Identity of WWII Wood

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Forum topic by dbarn posted 12-03-2011 11:19 PM 1095 views 0 times favorited 9 replies Add to Favorites Watch
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11 posts in 1787 days

12-03-2011 11:19 PM

Your assistance is greatly appreciated on identifying the M1 Carbine Stock in the blog forum. Thank you.

9 replies so far

View ScottN's profile


261 posts in 2101 days

#1 posted 12-03-2011 11:53 PM

Chances are its walnut.

-- New Auburn,WI

View EPJartisan's profile


1116 posts in 2546 days

#2 posted 12-04-2011 12:30 AM

looks like Paduak to me.

-- " 'Truth' is like a beautiful flower, unique to each plant and to the season it blossoms ... 'Fact' is the root and leaf, allowing the plant grow and bloom again."

View dbarn's profile


11 posts in 1787 days

#3 posted 12-04-2011 01:07 AM

Thanks for the replies so far, please keep them coming. During a perceived walnut shortage in WWII, it’s thought that some companies used alternate types of wood. Rock-Ola excelled in woodworking having made radio/juke box casings back in the day. They also produced a number of stocks for other prime contractor’s carbines.

View JJohnston's profile


1614 posts in 2712 days

#4 posted 12-04-2011 01:17 AM

I would have suggested stained beech, which is used to this day as a less expensive alternative to walnut for rifle stocks, but your wood has open grain – ash, maybe? At any rate, I don’t think it’s likely to be padauk. I don’t think the circumstances were right for bringing expensive exotics from Africa to do high-volume production work like wartime .30 carbines.

-- "A man may conduct himself well in both adversity and good fortune, but if you want to test his character, give him power." - Abraham Lincoln

View Rick  Dennington's profile

Rick Dennington

5105 posts in 2616 days

#5 posted 12-04-2011 01:22 AM

Looks like mahogany to me….In fact, I think it is mahogany, with it’s reddish colored grain…..Don’t believe it’s walnut, as my dad had a 30 cal. carbine, and the stock on it was mahogany…...

-- At my age, an "all--nighter" is not having to get up and pee...!!!

View dbarn's profile


11 posts in 1787 days

#6 posted 12-04-2011 02:04 AM

At least one source states that padauk grows in Southern Florida. So it may have been available to Rock-Ola during this time? Not saying it is or isn’t which is the point of this thread and my extreme limit of expertise, but at least some of the characteristics seem to be there. Again, appreciated the replies.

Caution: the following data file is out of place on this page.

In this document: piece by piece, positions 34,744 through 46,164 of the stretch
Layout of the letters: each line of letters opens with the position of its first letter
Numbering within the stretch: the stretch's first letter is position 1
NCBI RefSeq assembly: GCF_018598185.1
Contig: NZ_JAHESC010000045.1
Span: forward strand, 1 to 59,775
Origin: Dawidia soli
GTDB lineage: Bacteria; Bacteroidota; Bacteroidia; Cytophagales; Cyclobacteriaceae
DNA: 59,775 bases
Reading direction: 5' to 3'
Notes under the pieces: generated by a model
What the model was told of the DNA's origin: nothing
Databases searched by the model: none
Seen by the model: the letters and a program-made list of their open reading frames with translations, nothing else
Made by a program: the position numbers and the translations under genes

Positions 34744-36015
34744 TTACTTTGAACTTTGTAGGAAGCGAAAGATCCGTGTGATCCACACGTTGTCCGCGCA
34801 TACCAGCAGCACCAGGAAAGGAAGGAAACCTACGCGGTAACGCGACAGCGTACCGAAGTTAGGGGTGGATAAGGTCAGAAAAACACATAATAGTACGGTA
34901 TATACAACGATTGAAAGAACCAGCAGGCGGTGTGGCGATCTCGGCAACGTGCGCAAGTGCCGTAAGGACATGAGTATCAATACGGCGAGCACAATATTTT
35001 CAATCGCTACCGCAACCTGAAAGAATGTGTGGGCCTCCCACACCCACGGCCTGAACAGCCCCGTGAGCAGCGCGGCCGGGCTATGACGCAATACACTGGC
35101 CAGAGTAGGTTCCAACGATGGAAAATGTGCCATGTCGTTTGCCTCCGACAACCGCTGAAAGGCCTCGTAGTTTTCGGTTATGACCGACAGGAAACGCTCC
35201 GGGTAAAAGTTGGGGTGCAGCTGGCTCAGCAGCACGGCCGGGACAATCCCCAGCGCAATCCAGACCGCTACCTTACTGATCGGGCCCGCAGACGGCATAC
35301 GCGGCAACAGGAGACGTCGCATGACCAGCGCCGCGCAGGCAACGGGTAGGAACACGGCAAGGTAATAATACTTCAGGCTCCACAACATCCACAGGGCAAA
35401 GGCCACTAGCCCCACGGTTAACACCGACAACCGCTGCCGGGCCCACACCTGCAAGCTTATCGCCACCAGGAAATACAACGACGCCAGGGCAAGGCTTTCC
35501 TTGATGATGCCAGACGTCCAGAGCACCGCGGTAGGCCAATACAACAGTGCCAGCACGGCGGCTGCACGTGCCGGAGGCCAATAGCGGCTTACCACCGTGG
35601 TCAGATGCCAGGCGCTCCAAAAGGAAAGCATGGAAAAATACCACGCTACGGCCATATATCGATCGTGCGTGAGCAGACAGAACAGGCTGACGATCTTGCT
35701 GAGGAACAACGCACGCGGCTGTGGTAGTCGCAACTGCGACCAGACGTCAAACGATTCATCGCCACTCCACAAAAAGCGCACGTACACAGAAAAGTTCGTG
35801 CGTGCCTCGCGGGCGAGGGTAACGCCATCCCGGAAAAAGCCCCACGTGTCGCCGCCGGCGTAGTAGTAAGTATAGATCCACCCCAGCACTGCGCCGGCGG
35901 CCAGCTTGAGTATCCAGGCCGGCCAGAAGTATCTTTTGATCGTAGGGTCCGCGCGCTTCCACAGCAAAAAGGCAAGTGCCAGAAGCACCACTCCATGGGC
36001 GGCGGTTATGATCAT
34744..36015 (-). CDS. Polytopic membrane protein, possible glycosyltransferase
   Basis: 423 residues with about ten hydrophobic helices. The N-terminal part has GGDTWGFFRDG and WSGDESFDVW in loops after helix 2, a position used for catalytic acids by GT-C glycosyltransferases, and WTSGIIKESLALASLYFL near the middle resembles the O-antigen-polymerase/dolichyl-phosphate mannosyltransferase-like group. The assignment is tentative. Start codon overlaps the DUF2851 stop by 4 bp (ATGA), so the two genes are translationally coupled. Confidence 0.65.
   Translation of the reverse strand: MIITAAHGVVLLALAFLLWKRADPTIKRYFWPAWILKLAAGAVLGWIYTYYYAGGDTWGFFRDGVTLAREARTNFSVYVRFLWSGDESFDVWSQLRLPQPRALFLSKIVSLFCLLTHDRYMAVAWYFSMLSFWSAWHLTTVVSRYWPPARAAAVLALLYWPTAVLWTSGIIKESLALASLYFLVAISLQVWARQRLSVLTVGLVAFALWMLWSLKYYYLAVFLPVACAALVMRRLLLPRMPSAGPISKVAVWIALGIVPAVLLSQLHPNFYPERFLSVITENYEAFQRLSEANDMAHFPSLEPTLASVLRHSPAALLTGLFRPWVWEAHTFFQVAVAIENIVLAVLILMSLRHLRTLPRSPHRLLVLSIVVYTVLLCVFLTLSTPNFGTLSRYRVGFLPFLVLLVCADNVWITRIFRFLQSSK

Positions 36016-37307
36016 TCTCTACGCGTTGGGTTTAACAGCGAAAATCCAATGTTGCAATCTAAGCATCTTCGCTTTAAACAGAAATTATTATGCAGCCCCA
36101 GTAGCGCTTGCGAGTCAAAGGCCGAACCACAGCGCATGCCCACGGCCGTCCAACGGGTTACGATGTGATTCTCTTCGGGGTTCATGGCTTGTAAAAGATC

View Barbara Gill's profile

Barbara Gill

153 posts in 2081 days

#7 posted 12-04-2011 03:26 PM

During WWII when most of the Walnut was going to gunstocks many church pews were made of stained Sweet Gum. Possibly the stock to which you refer is made of the same.

-- Barbara

View dbarn's profile


11 posts in 1787 days

#8 posted 12-04-2011 04:14 PM

Thanks again for the replies. Including the blog side, the majority of the responses are leaning toward mahogany. I’m thinking walnut, birch, and wild cherry can be ruled out. For those that are suggesting this selection, may I ask what are the characteristics that would lean this direction over others?

View dbarn's profile


11 posts in 1787 days

#9 posted 12-04-2011 10:20 PM

As I have posted on the blog forum, one area of concern with the mahogany ID is that from what I’ve read, the grain is more of the closed/tight variety. The grain on this wood is very open. While the color of the wood has a patina that has darkened over the 60+ years from light, the slingwell shows orange/pink hues. Additionally where the wood has been scraped/scoffed has an orange color. Both of these characteristics appear to be present in mahogany and padauk.

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